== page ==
La Famiglia (The Family) - A Short Film by Jawad Mir
La Famiglia (The Family) - A Short Film by Jawad Mir - Behind the Scenes
Sometimes, you capture a couple's story by laying it in the actual context of its occurrence.
Other times, we lay it out against the backdrop of a fictional setting.
This fictional backdrop lends a strange authenticity to a couple's story. For while the story in and of itself may not be uncommon, its presentation is what defines it, sets it apart. And when presented as a culturally recognized plotline, that story becomes all the more memorable, fun, and ironically--unique.
That's precisely the manner in which we approached Justin and Kajal's story, and demonstrative of their mutual love of mafia films.
When they came in, I made it clear to both Justin and Kajal that whatever we end up doing as a concept film, it will take a huge commitment on their part which will include a lot of rehearsals, travelling and a # of days of filming. Once they agreed, we decided to figure out how to approach their story. In our discussions, one thing that stood out the most was their mutual interest in mafia films. They were a fan of everything from 'The Godfather' to 'Boardwalk Empire'. Justin's bedroom is draped in classic mafia film posters. So we took their story of how they actually met through friends at a restaurant and their interests and hobby and tossed that into a fictional setting. From the beginning, I wanted to give tribute to these classic films by tying them into the story and not being cheesy.
After the scripting stage, we did at least 2-3 rehearsal sessions with the lead actors involved and 1-2 with the rest. Like any production, the idea behind rehearsals of course to get things right before the production. Believe me that makes a big difference on production day. Because on that day, there are all these unexpected problems which did happen to us. Here are few ; while filming at Kelsey's for the opening scene, there was constant background refrigerator noise and it being restaurant, that couldn't be turned off. And then on top of that, we ended up getting just 2 hours to shoot the scene as oppose to 3 hours originally planned. 2 hours are decent, if you have one set up and rehearsals. But we had at least 4 set ups for coverage purposes. For each set up, lighting and make up needed to be adjusted and then making sure timing of actors entering is dot on for continuity sake.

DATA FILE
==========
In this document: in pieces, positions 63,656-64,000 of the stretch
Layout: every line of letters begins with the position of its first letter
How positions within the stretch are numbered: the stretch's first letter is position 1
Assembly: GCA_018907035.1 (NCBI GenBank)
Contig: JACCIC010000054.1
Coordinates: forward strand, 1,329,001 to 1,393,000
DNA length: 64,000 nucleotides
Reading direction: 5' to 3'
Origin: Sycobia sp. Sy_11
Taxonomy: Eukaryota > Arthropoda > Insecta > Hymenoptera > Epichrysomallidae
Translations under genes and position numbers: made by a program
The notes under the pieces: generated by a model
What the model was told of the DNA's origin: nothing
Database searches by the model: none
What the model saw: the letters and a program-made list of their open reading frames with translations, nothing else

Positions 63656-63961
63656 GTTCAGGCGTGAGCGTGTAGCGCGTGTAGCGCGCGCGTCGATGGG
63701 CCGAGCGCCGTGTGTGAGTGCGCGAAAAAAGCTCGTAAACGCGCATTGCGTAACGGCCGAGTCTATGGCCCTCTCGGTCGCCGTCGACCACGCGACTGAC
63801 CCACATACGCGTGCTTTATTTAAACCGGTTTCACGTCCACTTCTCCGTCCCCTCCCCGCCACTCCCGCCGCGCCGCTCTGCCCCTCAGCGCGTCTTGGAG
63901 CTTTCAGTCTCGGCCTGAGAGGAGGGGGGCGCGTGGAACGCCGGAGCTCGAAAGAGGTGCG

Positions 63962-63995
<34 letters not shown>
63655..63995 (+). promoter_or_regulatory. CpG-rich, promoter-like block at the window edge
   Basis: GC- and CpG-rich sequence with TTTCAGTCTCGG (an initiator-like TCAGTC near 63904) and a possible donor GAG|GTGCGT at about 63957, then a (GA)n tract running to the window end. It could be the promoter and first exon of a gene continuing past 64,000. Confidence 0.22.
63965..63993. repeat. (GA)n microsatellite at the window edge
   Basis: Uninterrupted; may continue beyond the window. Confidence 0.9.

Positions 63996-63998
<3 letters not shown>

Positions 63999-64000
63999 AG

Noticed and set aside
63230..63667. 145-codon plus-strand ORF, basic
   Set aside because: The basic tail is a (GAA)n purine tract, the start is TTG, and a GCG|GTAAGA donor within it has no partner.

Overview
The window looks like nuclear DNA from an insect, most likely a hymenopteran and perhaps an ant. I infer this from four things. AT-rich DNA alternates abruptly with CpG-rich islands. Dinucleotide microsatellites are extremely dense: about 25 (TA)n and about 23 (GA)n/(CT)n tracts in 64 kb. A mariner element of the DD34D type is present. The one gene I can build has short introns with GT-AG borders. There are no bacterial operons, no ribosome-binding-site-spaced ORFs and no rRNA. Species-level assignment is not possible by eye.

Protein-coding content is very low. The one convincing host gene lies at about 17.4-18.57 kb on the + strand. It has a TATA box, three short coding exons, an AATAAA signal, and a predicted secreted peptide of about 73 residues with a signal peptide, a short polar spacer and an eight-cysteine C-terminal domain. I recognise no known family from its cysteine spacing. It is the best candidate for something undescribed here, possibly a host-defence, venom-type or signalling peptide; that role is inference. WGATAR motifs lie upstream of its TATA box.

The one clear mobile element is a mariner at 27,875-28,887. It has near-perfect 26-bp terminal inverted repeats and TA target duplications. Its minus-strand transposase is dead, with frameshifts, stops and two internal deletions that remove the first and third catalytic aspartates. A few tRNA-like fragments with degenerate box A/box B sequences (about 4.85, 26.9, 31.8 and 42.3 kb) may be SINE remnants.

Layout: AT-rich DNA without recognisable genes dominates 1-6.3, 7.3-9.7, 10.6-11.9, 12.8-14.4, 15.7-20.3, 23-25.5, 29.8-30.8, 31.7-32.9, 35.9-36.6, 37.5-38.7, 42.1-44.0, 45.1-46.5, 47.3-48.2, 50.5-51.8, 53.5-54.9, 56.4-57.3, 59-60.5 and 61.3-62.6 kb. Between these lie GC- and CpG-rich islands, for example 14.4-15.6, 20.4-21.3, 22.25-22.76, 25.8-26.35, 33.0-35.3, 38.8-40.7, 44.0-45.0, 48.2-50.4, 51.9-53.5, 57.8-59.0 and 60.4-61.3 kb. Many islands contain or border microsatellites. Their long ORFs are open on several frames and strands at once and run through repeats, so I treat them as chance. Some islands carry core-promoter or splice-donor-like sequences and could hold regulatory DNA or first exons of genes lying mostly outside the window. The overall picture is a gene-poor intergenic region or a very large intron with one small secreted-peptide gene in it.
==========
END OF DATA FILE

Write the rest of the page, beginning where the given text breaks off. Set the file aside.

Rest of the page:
So all in all for Day 1, the production lasted 6 hours, with 3 hours dedicated to b-roll footage (couple hanging out together). Add another 2 hours to make up:)
Day 2 lasted 8 hours. It started with Make Up by Huma's Bridals (who btw did a fantastic job) followed by 5 scenes. Originally we were planning to do only 4 scenes. The Pie scene was planned for another day at a BMW dealership but since that wasn't 100% go, I decided that we should film it just in case we can't access to other location. And guess what, it never worked out so we saved ourselves
Day 3 consisted of two final scenes all in one location. The fact that this was the third day and actors involved were used to screen direction, it flew by. We spent 2 hours in Bombay Bhel and wrapped it all up.
A special thanks goes out to Kelsey's, Bombay Bhel Thornhill and The Vig Law Professional Corporation for providing us with some key locations.
When we decided to tell this story, we knew it would be a challenge during the production. With so many different set ups, indoor and outdoor scenes, we wanted to use the right tools but in a limited way. Thanks to 'Cinevate' and 'Small HD' we were able to do that. We used Cinevate's Atlas 10, Pegasus, Durus Follow Focus and Cyclops during this film. Our original plan was to use Pegasus quite a bit for in door scenes and Atlas FLT for outdoor scenes. However, due to time constraints we ended up using Pegasus a lot less than we had anticipated. Not because it wasn't a good enough tool to work with but more so due production hurdles. We also used Cinevate's Durus Follow Focus with 15mm rails. It's one of the most versatile Follow Focus on the market. While some may argue that Cinevate's Cyclops is not a great viewfinder due to it's size, I would disagree. For us, it has been a great tool as it allows you to give a full perspective with both of your eyes instead of one.
When deciding to use a monitor, SmallHD was the obvious choice. In my view they make the best DSLR Monitors. Again we utilized this for indoor scenes while we stuck to Cyclops for most of the outdoor scenes. SmallHD 1280x720 resolution really made our life a lot easier on the set. In the web design world, there is a term WSYWIG. What you see is What you get. And that's the bottom line for SmallHD.
Again thanks to everyone involved in the production, my crew who did a great job, Huma's Bridals for a marvellous job, the cast and of course our supporters who helped us made this film
Canon 5Ds, Canon 60Ds
35 f1.4, 50 f1.2, 85 f1.2, 135 f2.0, 70-200 f2.8
Cinevate Atlas 10 FLT
Cinevate Pegasus Table Dolly
Cinevate Durus Follow Focus
Small HD DP6